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Commercial Drone Compliance with Part 107

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The FAA is moving closer to delivering on it promise to “provide a framework for integrating new technology safely into our airspace.” The FAA Modernization Act of 2012, mandates a standardized and permanent system for governing commercial sUAS (small unmanned aerial vehicle system) in the national airspace. The FAA Part 107 rules will be a new option other than the 333 Exemption which is the only current system for commercial sUAS compliance. There are plenty of rumors about what Part 107 compliance will entail and all we have to go on are the proposed rules from the FAA. 

Let’s first identify some key differences between proposed Part 107 and the 333 Exemption based on the FAA publication; Overview of Small UAS Notice of Proposed Rulemaking http://1.usa.gov/1nXowSI

What’s different about Part 107?

No need for previously licensed FAA pilot as operator. The Part 107 aeronautical knowledge test contains only segments from the Private Pilot test that are relevant to sUAS operations and nothing more.

An extra VO (Visual Observer) is not required for flights. One operator is the only individual responsible for the flight and the location of the sUAS. This relieves the burden of having to employ a two man team but it does require a much more observant operator who is both watching the computer and the sUAS at all times.

No need for Air Traffic Control clearance in class G airspace. This is a big deal. In summary it means that uncontrolled airspace up to 500 feet is available to you. This would negate the need for a COA (certificate of authorization) unless you intend to fly near airports (A,B,C,D airspace) or in otherwise restricted spaces.

Proposed Part 107 Operator requirements

  • Pass an initial aeronautical knowledge test at an FAA-approved knowledge testing center. This would likely be your local flight school location
  • Be vetted by the Transportation Security Administration.
  • Obtain an unmanned aircraft operator certificate with a small UAS rating (like existing pilot airman certificates, never expires).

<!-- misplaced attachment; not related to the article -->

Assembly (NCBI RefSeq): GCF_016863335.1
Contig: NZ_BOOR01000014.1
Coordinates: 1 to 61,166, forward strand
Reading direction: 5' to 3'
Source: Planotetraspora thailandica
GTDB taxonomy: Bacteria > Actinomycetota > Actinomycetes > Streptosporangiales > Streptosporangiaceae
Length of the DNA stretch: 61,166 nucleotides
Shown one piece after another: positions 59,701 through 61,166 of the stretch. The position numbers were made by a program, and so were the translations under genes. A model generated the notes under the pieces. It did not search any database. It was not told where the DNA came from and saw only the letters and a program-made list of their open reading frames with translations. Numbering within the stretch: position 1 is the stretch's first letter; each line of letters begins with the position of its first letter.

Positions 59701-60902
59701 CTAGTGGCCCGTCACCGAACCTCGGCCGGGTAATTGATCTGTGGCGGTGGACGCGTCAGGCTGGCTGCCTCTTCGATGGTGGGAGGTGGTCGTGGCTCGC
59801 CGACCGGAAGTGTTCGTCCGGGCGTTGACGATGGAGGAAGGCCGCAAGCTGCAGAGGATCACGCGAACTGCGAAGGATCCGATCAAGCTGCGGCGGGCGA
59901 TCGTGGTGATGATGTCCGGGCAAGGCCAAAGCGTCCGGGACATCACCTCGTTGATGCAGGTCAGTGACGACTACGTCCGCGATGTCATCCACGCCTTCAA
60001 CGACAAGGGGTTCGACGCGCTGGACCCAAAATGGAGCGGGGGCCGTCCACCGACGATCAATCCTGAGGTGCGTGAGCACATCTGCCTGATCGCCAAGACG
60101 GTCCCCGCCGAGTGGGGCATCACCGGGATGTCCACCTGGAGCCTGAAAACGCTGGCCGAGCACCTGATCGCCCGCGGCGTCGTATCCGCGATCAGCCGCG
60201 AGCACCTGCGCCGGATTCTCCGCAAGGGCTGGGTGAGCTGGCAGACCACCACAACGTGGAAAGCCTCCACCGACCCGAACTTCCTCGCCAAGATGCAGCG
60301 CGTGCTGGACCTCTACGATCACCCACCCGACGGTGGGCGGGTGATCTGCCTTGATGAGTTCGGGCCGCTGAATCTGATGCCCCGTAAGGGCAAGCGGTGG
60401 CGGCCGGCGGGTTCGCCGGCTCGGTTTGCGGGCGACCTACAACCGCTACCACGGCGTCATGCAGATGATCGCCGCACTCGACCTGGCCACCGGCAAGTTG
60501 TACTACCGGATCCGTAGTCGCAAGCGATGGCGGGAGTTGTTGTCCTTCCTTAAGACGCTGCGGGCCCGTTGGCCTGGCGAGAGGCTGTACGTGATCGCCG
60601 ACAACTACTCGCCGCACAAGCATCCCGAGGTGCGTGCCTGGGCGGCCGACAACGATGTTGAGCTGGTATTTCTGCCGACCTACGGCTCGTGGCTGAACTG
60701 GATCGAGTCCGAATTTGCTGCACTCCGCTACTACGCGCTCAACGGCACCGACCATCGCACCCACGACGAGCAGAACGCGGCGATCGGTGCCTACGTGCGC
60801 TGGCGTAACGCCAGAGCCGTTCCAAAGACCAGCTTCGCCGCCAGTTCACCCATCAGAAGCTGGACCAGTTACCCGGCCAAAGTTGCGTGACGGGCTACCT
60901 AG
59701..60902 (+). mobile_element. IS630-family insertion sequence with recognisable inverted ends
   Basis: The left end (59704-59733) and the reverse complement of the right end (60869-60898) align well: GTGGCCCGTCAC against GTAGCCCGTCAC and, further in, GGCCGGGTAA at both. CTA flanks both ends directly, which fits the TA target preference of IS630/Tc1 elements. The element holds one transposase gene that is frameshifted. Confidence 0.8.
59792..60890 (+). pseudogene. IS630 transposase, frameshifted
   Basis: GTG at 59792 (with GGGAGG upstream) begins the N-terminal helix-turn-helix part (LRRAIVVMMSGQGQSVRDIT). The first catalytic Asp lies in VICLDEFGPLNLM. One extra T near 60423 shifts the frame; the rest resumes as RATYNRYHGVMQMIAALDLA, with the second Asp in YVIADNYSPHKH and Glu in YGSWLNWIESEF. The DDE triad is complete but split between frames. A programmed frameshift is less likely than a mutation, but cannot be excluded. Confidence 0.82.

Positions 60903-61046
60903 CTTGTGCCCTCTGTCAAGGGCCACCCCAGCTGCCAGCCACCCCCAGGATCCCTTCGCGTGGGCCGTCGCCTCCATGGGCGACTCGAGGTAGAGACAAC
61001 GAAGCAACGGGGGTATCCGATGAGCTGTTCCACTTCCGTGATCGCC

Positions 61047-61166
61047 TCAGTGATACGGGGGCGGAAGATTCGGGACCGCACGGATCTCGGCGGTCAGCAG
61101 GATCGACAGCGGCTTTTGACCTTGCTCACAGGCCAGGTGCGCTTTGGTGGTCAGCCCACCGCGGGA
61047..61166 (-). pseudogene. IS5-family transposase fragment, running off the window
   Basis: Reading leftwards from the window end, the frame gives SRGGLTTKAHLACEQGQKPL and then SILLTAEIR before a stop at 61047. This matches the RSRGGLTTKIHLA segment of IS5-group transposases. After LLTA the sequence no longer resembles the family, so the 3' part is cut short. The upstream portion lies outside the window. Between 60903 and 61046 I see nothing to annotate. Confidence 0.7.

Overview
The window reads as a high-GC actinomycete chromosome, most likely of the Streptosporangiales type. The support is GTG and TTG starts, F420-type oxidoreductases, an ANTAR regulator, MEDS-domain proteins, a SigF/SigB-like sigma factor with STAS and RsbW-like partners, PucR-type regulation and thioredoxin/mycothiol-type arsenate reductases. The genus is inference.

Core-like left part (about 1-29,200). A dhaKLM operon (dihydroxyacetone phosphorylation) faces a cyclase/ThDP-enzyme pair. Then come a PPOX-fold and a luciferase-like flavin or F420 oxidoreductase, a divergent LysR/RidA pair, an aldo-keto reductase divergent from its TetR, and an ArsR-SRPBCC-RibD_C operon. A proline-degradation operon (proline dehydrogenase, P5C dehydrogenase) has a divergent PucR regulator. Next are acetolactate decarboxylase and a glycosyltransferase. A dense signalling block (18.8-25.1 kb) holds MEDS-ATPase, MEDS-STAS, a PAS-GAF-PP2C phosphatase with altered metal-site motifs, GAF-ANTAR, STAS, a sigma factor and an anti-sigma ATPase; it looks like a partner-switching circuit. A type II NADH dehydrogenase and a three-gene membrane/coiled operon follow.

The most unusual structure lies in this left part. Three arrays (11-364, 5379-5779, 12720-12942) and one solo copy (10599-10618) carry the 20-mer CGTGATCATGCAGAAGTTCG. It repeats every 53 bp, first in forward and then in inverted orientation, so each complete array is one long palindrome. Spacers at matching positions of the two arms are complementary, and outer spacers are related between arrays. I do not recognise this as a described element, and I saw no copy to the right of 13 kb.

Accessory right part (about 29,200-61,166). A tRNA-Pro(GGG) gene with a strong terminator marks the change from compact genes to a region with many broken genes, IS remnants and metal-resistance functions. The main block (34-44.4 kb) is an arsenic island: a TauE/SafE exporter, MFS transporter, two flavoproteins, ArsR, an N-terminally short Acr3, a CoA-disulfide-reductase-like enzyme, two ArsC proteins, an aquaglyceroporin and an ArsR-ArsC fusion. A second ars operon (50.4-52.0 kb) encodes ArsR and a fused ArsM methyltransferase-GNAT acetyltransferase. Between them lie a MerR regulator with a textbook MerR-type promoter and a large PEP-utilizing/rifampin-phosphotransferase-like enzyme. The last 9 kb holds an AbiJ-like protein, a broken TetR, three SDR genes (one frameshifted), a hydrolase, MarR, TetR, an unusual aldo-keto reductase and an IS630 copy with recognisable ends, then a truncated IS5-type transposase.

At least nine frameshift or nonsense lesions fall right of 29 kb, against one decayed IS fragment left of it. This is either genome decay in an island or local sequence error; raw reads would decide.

• Pass a recurrent aeronautical knowledge test every 24 months.
  • Be at least 17 years old.
  • Make available to the FAA, upon request, the small UAS for inspection or testing, and any associated documents/records required to be kept under the proposed rule.
  • Report an accident to the FAA within 10 days of any operation that results in injury or property damage.
  • Conduct a preflight inspection, to include specific aircraft and control station systems checks, to ensure the small UAS is safe for operation.

Next Steps

When to expect Part 107 available and how to prepare; The estimates range from Spring of 2016 to Late 2016 but of the five FSDO’s (Flight Standards District Offices) we’ve spoken too, four of them expect to see the roll out in June of 2016.

The FAA has not yet released curriculum or study material for the Part 107 knowledge test. Meanwhile it would be a good idea to look into Private Pilot training literature from sources like your local student pilot program or online sources like AOPA.com, flight school sites, and Wikipedia. Get to know the airspace classifications (A,B,C,D,E,G), basic meteorology, air traffic control communications, and basic center of gravity calculations. RDOIC will keep you up to date as the FAA releases more details about Part 107 training opportunities.

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